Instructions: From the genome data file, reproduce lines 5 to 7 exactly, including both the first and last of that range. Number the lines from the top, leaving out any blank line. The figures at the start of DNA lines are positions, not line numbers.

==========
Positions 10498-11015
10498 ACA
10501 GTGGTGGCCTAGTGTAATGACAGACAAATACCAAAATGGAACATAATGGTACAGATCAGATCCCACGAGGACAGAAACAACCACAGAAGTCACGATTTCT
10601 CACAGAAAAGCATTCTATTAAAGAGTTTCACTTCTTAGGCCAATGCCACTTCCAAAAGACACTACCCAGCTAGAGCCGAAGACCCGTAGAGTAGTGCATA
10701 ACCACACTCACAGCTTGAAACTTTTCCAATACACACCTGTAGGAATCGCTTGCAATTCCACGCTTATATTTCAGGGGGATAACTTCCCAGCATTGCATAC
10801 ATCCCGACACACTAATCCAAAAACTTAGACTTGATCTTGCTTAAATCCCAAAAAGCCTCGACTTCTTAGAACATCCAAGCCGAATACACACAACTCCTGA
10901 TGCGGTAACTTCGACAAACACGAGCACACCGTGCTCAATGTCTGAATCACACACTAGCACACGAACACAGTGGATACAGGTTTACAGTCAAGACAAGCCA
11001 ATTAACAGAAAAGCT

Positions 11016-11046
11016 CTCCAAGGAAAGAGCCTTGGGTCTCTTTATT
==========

10701 ACCACACTCACAGCTTGAAACTTTTCCAATACACACCTGTAGGAATCGCTTGCAATTCCACGCTTATATTTCAGGGGGATAACTTCCCAGCATTGCATAC
10801 ATCCCGACACACTAATCCAAAAACTTAGACTTGATCTTGCTTAAATCCCAAAAAGCCTCGACTTCTTAGAACATCCAAGCCGAATACACACAACTCCTGA
10901 TGCGGTAACTTCGACAAACACGAGCACACCGTGCTCAATGTCTGAATCACACACTAGCACACGAACACAGTGGATACAGGTTTACAGTCAAGACAAGCCA